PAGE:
Monthly Archives: December 2018

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Cryptojacking: How malware hijacks foreign computers for crypto mining

The number of malignant mining infections, so-called cryptojacking, rose by 83 percent in 2018. In attacks of this kind, the miners abuse the CPU power of other computers for their own crypto mining. In the first three quarters of this year, Kaspersky Labs registered a total of five million attacks.

While the popularity of crypto currencies is growing – despite the bear market – the interest of cyber criminals in tapping this growth market is also growing. This is stated in a press release of Kaspersky Labs, which is available to BTC-ECHO. According to cyber security experts, 2018 was the year of crypto criminals.

Mining attacks in focus of the Bitcoin revolution

The Bitcoin revolution report focuses in particular on the importance of hidden mining software, which misuses the CPU resources of infected computers for its own crypto-mining. Accordingly, the infiltrated malware in some cases uses “70 to 80 percent of the CPU or graphics card performance to generate virtual coins”.

As can be seen in the graph, the number of cryptojacking attacks rose enormously in the spring; the continuing bear market then seems to have also spoiled the mood of cyber criminals. At the end of the third quarter, the level dropped slightly again, but still ranks above the level at the beginning of the year.

Criminal miners therefore follow a similar pattern to distributors of so-called ransom goods, because the only target of the attacks is their own enrichment. While ransomware infections are immediately noticeable, malicious mining attacks often remain hidden for a long time. This is what makes the attacks so interesting for hackers, according to the report.

“Cryptojacking differs for cyber criminals in that, if properly executed, it is impossible for the owner of an infected computer to detect [an attack] and the chances of [being prosecuted] are therefore low.

Distribution by unlicensed Bitcoin revolution software

The investigation has shown that a large part of the infection is due to installations of unlicensed or pirated Bitcoin revolution software. As a result, the rate is significantly higher in countries where there is typically a lot of unlicensed Bitcoin revolution software in circulation. Examples include countries such as Russia, India and Kazakhstan.

Social engineering increasingly important
So-called social engineering methods are also increasingly feeding cybercriminals with fish. The “advantage” of this method is that large botnets automatically propagate the infected software via social media platforms such as Facebook and Twitter. In this way, programmers achieve a targeted and area-wide distribution of the malware.

In this context, the so-called giveaway scams should not go unmentioned. As BTC-ECHO reports, there are a lot of fraudulent accounts on Twitter. Fake postings from prominent people promise to pay out large sums to Ether or Bitcoin, but in return demand a small amount in the respective crypto currency. Needless to say, the fraudsters then run away with their victims’ money.

The security architecture of the crypto ecosystem is likely to become an increasingly important issue in the future. At the moment, users are largely asked themselves not to fall for all the scams. The security experts at Malwarebytes nevertheless recommend “installing security before you become a victim”. Installing a mature firewall would be a good start.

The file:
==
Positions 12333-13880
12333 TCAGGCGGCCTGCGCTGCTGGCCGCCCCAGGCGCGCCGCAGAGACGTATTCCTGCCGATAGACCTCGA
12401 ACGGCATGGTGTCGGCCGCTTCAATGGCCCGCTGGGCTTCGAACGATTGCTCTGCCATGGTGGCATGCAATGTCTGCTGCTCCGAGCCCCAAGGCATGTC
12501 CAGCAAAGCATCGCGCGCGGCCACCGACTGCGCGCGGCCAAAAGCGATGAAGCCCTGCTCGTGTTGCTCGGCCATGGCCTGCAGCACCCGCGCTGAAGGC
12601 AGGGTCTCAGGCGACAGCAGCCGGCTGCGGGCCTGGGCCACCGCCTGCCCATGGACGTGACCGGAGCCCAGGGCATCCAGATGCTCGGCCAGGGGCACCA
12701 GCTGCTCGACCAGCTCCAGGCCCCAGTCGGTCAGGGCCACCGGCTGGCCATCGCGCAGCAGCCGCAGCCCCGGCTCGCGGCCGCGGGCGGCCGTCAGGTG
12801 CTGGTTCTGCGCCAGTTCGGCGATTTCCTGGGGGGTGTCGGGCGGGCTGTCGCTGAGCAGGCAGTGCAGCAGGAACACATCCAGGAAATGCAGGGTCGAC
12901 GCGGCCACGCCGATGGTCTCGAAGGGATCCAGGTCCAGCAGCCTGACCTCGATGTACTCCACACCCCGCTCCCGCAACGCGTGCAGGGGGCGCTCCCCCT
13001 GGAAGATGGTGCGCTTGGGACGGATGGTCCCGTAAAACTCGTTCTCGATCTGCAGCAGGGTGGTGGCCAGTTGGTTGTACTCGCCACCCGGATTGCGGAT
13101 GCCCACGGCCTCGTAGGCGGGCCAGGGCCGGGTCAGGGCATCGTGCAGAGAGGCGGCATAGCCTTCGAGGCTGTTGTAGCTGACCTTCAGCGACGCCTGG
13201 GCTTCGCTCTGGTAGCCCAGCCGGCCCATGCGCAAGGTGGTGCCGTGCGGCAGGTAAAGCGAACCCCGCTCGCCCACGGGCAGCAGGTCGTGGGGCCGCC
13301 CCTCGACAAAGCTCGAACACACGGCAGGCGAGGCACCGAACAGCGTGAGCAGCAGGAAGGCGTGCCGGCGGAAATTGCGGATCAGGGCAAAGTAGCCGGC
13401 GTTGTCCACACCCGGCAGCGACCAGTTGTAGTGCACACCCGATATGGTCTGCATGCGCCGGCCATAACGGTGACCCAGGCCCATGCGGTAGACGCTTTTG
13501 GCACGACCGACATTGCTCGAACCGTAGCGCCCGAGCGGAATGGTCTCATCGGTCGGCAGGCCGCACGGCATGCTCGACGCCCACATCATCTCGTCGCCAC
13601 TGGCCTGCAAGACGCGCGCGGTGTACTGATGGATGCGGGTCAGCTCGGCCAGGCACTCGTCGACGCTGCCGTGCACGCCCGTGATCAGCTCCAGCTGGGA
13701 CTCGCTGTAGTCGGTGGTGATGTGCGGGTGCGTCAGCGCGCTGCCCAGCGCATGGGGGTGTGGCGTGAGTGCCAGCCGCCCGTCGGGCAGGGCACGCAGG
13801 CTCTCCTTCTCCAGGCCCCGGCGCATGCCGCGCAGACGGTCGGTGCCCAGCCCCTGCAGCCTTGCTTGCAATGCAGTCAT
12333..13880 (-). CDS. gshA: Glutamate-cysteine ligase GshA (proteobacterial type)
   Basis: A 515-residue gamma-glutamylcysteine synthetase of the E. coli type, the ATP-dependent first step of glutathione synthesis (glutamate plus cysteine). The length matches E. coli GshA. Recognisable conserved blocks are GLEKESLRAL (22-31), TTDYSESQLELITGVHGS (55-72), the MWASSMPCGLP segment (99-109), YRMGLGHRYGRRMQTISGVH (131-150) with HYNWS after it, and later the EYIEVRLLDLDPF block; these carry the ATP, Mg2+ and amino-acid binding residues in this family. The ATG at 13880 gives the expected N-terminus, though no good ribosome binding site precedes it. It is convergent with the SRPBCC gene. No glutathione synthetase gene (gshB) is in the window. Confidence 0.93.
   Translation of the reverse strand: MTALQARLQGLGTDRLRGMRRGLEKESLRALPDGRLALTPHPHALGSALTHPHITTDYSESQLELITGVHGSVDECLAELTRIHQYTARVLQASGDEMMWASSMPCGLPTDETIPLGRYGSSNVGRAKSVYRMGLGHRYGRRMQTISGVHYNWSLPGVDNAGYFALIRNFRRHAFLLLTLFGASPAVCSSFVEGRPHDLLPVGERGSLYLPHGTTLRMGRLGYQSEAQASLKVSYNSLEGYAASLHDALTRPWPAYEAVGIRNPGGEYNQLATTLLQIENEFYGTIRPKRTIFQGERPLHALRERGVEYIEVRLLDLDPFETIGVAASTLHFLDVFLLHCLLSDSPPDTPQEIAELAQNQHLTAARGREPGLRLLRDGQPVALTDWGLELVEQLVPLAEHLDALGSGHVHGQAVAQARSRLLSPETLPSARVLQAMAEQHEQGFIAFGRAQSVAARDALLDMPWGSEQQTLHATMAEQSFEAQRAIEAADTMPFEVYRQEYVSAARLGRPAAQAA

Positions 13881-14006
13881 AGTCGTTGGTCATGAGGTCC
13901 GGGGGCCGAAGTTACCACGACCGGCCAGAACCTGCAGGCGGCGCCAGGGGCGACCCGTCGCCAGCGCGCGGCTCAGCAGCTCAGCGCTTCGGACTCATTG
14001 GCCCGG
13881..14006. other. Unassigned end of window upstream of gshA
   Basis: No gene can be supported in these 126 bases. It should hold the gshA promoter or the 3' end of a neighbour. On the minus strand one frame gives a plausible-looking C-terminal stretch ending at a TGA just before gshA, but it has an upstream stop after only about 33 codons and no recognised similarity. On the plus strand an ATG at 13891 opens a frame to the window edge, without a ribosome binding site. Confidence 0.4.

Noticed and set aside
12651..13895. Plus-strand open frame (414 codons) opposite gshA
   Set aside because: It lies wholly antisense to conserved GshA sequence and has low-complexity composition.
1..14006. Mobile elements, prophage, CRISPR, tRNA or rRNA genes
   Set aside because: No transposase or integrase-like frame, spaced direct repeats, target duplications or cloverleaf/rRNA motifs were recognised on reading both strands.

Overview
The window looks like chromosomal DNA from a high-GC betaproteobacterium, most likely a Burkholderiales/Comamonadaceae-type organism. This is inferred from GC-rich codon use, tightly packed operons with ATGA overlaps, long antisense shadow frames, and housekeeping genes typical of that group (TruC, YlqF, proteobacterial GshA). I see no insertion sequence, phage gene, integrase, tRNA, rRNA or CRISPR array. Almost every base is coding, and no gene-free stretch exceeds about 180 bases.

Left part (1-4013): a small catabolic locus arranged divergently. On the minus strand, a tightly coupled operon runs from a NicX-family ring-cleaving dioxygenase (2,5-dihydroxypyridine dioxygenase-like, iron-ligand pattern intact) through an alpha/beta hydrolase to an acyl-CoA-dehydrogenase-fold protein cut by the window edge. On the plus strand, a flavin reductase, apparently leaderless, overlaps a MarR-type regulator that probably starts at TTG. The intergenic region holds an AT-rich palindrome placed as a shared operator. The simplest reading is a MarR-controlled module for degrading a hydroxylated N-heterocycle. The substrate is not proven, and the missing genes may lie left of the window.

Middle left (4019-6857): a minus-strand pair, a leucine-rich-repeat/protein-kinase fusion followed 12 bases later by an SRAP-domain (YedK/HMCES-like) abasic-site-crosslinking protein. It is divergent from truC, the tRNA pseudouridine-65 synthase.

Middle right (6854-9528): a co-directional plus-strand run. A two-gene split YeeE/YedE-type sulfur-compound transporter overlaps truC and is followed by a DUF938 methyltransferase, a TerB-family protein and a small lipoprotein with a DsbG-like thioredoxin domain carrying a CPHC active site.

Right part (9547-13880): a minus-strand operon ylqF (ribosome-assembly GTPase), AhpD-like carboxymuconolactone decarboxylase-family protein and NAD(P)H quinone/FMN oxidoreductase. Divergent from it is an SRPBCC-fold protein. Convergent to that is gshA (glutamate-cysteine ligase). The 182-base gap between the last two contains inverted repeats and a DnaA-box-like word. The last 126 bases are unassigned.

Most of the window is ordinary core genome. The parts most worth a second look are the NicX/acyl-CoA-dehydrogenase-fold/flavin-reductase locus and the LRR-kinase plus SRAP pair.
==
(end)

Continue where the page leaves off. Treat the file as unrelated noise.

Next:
Podcast: How meaningful is the market capitalization?

Market capitalization is one of the most recited metrics when it comes to evaluating a crypto currency like Bitcoin. But a closer look shows that this measure is not without it.

You know this: Open your browser and check the market capitalization of the crypto currencies first. After all, the market capitalization pages have experienced at least as much boom as the listed crypto currencies in recent years. What is behind it?

Why is there market capitalisation for Bitcoin secret?

The colourful world of Bitcoin secret is difficult to follow and it is even more difficult to classify developments according to onlinebetrug. From the equity world there is the metric of market capitalization. This is calculated by multiplying the number of shares issued by the price of a single share. The net result of this formula is the market capitalisation of the company in question.

Accordingly, the market capitalization of a crypto currency can be derived. Take the number of issued coins and multiply them by the current price of a coin. This makes it relatively easy to rank the crypto currencies. At first glance it can be seen that Bitcoin is the top. One gets the impression of order in the Wild West of crypto currencies.

What is the problem of cryptosoft?

Unfortunately, the market capitalization as calculated does not give a thorough insight into the world of cryptosoft. The cryptosoft can be manipulated in several ways. To illustrate this, let’s imagine creating an ERC-20 token with a fixed set of tokens that is available right at the beginning – the so-called MarketCapCoin. There are a total of 10,000,000 MarketCapCoins. If I now sell one of these tokens to my unsuspecting neighbor for one euro, my token would have a MarketCap of 10 million euros according to the above formula.

Here it quickly becomes apparent that market capitalisation is a fictitious value and says nothing about the invested capital or the quality of the crypto currency. The BTC-ECHO Podcast will tell you what other difficulties this measure entails and which metrics would be better.